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Keep up with the trend from our most read stories on Ballast water treatment technology in 2022, in 2023, as the looming compliance deadlines receded and the industry moved on, some of the daunting logistics that still had to be overcome to meet compliance remained. US ships fall short of Clean Water Act, EPA disputes implications of its Vessel Accidental Discharge Act (VIDA), IMO makes slow, if incomplete, progress on MEPC80 water quality issues, while a group of scientists outlines “last ballast water compliance steps.

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1. Vessels fined for violations of the US Clean Water Act

Two shipping companies, Swire Shipping and MMS, have agreed with the US Environmental Protection Agency (EPA) to settle claims for violating the agency’s general vessel permit, which falls under the EPA’s Clean Water Act.

The agreements include heavy penalties imposed on companies for failure to comply with specific regulations related to ballast water discharge, inspection procedures, monitoring protocols and timely reporting.

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2. BWMS: what seafarers want

In a study conducted by Mevlüt Yılmaz as part of a master’s thesis supervised by Ceren Bilgin Güney at Istanbul Technical University in Turkey, clear parameters for an ideal ballast water management system (BWMS) were determined based on seafarers’ experiences. Mr. Yilmaz’s study evaluated the experience of 50 experienced seafarers (24 deck personnel and 26 engine personnel) working in a Turkish shipping company on tankers equipped with UV and electrochemical BWMS.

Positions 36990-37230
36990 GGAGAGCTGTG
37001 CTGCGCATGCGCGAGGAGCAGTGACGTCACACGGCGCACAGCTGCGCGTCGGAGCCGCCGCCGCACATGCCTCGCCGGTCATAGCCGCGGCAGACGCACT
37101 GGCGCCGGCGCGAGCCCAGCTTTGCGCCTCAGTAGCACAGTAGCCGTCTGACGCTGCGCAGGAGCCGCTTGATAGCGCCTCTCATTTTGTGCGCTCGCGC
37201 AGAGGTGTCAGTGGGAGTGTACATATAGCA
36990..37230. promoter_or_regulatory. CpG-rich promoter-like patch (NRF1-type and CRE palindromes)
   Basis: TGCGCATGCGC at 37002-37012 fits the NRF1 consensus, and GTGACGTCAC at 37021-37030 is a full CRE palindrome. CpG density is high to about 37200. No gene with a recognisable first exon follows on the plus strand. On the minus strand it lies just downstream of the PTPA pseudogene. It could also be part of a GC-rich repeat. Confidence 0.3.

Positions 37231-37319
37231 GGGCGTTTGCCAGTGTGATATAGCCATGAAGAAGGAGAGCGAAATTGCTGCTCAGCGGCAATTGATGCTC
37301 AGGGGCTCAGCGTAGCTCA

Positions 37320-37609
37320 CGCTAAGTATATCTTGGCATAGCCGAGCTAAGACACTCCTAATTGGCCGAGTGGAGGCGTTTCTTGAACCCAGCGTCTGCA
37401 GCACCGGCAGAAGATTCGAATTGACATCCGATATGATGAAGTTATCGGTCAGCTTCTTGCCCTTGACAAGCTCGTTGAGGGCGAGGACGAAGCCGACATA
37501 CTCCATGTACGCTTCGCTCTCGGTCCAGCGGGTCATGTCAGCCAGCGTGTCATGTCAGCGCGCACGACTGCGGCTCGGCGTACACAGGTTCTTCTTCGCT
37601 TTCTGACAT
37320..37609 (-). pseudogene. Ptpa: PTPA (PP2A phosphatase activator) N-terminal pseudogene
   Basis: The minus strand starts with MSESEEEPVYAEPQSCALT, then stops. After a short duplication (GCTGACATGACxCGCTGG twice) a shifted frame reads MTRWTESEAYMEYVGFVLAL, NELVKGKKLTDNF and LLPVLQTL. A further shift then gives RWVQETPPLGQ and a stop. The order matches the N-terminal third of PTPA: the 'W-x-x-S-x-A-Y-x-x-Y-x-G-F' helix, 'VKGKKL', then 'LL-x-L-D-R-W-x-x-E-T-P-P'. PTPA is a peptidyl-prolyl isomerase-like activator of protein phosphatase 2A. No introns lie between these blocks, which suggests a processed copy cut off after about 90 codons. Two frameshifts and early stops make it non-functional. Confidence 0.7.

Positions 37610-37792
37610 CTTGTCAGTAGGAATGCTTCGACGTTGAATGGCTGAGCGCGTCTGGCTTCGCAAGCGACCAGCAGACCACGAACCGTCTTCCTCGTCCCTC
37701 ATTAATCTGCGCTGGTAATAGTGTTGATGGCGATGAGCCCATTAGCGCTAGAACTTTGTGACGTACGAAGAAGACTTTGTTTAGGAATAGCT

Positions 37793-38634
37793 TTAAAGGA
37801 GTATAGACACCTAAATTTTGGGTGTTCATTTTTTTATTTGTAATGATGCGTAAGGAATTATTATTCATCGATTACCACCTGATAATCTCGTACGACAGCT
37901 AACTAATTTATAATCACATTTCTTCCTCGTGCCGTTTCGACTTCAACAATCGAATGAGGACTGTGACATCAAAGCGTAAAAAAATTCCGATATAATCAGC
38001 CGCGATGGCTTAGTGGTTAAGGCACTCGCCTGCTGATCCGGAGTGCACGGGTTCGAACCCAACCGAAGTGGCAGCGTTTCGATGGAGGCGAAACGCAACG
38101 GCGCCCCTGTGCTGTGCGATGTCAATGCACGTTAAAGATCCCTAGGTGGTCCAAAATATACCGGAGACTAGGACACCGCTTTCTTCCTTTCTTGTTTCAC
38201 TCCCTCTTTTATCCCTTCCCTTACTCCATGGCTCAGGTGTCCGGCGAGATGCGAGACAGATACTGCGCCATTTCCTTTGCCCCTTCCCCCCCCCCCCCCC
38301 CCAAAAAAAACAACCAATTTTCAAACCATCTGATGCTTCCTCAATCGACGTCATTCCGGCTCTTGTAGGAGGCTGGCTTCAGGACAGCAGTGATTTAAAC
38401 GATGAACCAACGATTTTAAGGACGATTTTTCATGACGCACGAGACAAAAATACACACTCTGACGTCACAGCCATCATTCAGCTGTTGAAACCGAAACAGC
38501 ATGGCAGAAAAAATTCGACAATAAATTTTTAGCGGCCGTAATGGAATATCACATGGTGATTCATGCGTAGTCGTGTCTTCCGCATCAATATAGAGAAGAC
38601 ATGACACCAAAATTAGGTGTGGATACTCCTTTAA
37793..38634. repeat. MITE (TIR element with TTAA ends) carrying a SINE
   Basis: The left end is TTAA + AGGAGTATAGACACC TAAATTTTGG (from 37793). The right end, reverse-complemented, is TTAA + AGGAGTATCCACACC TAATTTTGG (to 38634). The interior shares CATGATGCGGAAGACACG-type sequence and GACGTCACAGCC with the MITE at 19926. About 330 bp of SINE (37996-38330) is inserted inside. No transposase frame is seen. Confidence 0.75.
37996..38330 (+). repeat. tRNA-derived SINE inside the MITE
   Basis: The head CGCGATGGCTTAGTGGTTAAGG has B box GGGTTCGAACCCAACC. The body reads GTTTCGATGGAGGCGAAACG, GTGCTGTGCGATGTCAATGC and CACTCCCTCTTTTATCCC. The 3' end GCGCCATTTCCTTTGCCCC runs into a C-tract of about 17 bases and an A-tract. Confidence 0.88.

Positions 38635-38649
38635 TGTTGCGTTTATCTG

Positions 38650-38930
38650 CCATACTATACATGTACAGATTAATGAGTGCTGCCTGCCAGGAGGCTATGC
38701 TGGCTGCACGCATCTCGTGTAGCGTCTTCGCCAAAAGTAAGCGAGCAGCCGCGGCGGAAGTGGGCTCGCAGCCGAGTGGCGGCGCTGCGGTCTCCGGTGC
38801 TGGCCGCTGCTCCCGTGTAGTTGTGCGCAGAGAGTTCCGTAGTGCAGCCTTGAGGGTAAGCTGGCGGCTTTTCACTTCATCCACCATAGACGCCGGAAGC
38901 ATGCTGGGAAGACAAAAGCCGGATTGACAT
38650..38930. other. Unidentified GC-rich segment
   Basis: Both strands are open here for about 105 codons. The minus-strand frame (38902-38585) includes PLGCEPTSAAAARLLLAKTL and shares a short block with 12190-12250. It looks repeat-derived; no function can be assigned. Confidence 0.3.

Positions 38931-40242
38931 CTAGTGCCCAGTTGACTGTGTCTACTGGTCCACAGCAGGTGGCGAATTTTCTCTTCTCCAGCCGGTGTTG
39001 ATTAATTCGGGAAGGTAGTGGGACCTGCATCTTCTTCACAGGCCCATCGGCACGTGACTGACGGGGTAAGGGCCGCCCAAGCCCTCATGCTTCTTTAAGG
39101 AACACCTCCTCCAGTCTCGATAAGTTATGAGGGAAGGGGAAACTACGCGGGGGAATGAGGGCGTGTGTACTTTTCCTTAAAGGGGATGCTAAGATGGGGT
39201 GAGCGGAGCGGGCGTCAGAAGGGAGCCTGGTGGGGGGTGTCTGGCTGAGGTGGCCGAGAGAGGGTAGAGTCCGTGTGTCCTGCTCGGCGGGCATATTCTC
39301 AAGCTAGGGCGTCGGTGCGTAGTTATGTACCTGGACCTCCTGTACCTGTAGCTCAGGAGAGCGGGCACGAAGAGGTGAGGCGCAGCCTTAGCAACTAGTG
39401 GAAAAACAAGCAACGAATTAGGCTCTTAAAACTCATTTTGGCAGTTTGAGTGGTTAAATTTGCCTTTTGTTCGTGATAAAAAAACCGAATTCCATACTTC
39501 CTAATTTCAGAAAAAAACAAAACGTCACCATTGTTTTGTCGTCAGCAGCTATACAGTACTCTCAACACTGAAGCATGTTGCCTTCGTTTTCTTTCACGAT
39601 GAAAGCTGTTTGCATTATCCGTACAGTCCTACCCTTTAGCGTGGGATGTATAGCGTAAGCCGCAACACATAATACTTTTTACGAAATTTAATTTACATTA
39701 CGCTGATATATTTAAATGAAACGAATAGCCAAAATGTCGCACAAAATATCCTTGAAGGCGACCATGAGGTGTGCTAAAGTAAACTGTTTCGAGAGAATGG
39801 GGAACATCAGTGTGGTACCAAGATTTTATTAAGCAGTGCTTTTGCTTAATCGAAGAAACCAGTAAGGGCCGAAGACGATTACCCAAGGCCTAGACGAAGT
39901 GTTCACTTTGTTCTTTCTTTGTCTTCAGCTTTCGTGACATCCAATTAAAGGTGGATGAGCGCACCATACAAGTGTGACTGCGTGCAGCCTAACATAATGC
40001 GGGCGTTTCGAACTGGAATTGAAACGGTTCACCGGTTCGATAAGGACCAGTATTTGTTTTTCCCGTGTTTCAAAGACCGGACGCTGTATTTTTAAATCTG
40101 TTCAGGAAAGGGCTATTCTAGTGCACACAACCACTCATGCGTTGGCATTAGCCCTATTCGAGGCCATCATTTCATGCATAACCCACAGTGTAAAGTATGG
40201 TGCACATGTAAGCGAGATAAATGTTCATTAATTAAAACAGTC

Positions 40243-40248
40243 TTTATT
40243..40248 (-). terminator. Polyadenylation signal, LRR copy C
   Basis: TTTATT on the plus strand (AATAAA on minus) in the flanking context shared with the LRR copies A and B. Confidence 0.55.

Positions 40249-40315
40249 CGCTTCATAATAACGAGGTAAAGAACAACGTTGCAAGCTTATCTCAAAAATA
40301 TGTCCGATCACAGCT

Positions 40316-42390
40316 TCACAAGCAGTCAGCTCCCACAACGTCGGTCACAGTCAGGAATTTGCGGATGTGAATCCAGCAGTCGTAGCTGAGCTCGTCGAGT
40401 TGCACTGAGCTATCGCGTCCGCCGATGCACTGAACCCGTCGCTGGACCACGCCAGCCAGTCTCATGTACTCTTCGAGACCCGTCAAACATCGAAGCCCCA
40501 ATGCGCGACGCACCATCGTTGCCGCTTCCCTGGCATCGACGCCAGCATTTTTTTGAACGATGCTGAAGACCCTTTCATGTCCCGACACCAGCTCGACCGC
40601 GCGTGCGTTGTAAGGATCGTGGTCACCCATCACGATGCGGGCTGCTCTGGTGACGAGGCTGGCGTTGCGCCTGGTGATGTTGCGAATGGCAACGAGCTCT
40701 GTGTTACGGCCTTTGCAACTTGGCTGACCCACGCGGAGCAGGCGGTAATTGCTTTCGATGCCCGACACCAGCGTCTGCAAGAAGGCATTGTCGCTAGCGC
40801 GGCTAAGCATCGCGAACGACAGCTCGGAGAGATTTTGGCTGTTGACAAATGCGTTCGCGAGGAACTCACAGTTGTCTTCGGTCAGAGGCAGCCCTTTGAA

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3. MEPC 80: ballast water results

While there were hopes left unresolved for solid progress on the challenging water quality issue, there was agreement and acceptance of other ballast water issues at the 80th meeting of the IMO Marine Environment Protection Committee in London in July 2023. According to the review of the Ballast Water Management Convention process, various elements have been added or improved to make the convention more manageable.

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4. EPA Proposes Continuation of Existing Digital Discharge Standards

The training vessel Golden Bear is part of Cal Maritime's BWMS test facility (source: Cal Maritime)

The US Environmental Protection Agency has issued a notice on the Vessel Accidental Discharge Act (VIDA) that explains the thinking behind rulemaking for national performance standards for marine pollution control devices.

The Supplemental Notice of Proposed Rulemaking explains the processes and analysis undertaken by EPA prior to rulemaking to implement VIDA obligations. It was the subject of some controversy, being two years late and the subject of threatened legal action from the US Center for Biological Diversity and Friends of the Earth.

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5. Ballast water compliance possible: final steps

At MEPC 80, the lack of “approved methods of sampling and analysis that can be used in a PSC context” was noted and SGS Marine Field Services & Monitoring believes that clarification would be useful as this idea could be misunderstood if taken out of context.

Detailed sampling and analysis procedures for the sole purpose of compliance testing during Port State Control inspections have not been developed at this time. Furthermore, existing IMO references to ‘trial use’ are limited (eg Guidelines G2 and BWM.2/Circ.42/Rev.2) and may need to be revised in the light of lessons learned so far.

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